Prior Antibiotic Use Increases Risk of Urinary Tract Infections Caused by Resistant Escherichia coli among Elderly in Primary Care: A Case-Control Study
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We investigated whether prior use of antibiotics affects the risk of mecillinam/trimethoprim/nitrofurantoin/multi-resistant Escherichia coli urinary tract infection (UTI) among elderly patients in general practice. Data on urine culture came from urine samples performed in general practice and sent to hospitals in the Capital Region of Denmark, and prescription data came from a nationwide prescription database. The study population consisted of patients with UTI episodes (n = 41,027) caused by E. coli that received a concurrent antibiotic prescription against UTI from 2012 to 2017. We used a case-control design. Cases were UTI episodes caused by mecillinam, trimethoprim, nitrofurantoin or multi-resistant E. coli and controls were UTI episodes caused by E. coli not displaying the respective resistance pattern. We analyzed whether exposure to antibiotics in a period of 8–90 days prior to the UTI episode affected the risk of antibiotic resistant uropathogenic E coli. The analyses were adjusted for age, sex, hospital admission and nursing home status. The odds of resistance to all of the four antibiotics increased significantly after exposure to antibiotics within 90 days prior to the UTI episode. In general, mecillinam showed the lowest increase in the odds for selection of resistance. The results indicate that mecillinam is a favorable antibiotic choice in terms of selection of resistance.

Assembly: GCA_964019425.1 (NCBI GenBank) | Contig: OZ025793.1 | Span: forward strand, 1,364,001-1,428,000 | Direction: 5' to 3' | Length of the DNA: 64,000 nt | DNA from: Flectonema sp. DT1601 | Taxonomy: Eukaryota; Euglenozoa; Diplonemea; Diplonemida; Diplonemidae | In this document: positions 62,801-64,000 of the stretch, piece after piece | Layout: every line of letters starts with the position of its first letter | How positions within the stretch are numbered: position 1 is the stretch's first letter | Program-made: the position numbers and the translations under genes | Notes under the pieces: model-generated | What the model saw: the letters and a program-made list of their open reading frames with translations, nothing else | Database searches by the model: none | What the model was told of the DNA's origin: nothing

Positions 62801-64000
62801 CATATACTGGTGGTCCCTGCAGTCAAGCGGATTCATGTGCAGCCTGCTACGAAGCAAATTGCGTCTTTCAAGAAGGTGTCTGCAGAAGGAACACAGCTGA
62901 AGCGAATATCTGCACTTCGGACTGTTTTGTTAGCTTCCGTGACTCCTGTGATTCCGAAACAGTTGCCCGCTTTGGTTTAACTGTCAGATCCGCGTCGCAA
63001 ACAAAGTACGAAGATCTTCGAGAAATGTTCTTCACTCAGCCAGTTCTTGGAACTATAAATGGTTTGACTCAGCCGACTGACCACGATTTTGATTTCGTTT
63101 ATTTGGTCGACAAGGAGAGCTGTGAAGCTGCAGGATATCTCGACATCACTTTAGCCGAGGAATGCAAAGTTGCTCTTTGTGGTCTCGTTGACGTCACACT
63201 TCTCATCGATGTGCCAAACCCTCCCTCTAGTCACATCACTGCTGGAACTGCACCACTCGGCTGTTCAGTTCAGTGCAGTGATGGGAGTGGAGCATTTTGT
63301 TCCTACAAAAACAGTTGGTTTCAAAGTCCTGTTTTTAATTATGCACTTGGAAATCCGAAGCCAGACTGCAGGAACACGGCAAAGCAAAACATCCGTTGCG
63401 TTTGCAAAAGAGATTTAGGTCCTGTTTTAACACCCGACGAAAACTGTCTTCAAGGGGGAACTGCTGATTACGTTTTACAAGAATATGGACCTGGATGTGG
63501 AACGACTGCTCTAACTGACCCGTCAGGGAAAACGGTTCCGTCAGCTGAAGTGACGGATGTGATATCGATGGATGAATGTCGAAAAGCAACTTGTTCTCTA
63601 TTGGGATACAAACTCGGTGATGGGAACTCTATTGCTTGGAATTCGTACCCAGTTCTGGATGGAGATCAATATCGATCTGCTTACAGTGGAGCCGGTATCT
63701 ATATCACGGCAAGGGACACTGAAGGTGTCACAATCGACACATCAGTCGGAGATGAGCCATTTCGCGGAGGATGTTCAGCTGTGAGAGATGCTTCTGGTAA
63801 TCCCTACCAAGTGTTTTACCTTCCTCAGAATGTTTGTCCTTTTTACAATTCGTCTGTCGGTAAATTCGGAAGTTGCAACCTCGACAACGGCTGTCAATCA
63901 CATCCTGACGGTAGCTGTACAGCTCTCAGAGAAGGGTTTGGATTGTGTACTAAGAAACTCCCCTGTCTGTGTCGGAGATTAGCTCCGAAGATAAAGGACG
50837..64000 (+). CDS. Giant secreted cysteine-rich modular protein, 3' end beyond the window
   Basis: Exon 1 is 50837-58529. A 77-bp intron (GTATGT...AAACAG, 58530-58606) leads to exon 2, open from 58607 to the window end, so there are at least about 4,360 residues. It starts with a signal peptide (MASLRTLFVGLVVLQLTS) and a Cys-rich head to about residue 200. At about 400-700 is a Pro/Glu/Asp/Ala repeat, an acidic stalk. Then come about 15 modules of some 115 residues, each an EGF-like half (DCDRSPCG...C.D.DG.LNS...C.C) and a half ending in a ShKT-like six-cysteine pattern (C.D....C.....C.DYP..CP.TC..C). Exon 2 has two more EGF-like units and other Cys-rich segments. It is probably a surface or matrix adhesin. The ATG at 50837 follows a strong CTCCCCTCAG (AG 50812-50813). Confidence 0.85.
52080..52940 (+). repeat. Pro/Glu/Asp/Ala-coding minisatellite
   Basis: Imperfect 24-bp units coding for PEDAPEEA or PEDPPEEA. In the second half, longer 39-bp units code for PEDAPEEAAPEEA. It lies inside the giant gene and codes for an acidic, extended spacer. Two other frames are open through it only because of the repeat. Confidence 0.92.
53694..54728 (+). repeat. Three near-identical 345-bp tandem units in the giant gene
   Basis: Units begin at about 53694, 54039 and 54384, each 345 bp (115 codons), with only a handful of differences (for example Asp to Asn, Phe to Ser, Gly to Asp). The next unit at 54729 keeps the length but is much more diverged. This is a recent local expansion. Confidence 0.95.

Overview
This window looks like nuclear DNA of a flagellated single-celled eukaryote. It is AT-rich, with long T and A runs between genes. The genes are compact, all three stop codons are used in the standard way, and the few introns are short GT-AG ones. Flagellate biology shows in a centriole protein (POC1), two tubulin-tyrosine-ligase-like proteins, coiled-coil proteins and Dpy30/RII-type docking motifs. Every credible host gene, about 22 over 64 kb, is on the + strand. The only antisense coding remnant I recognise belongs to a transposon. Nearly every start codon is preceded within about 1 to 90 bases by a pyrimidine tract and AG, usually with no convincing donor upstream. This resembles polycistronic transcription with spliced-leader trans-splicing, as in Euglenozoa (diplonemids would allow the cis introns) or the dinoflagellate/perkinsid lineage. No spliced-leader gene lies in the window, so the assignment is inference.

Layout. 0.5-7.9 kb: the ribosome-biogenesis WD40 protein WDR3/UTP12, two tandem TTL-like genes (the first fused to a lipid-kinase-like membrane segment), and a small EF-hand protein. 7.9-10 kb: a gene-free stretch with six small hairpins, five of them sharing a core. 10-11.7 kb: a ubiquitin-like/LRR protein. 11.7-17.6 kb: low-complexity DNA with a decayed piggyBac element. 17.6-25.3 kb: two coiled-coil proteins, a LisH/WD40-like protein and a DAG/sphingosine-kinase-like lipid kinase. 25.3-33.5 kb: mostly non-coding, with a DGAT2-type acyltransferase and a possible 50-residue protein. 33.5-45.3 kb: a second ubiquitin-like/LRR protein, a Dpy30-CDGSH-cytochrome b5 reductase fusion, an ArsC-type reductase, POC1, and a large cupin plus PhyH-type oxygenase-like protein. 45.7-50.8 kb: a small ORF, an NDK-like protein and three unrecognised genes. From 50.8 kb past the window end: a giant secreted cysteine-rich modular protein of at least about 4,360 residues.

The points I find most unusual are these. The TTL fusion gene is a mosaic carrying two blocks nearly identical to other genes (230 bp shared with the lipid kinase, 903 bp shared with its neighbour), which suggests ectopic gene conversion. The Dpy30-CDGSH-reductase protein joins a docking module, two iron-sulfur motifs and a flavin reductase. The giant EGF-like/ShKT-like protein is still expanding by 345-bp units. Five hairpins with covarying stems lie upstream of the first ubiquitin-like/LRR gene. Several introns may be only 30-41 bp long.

|Number of pages||11|
|Publication status||Published - 2022|
© 2022 by the authors.
- antibiotic prescribing, antimicrobial resistance, elderly, Escherichia coli, general practice, urinary tract infection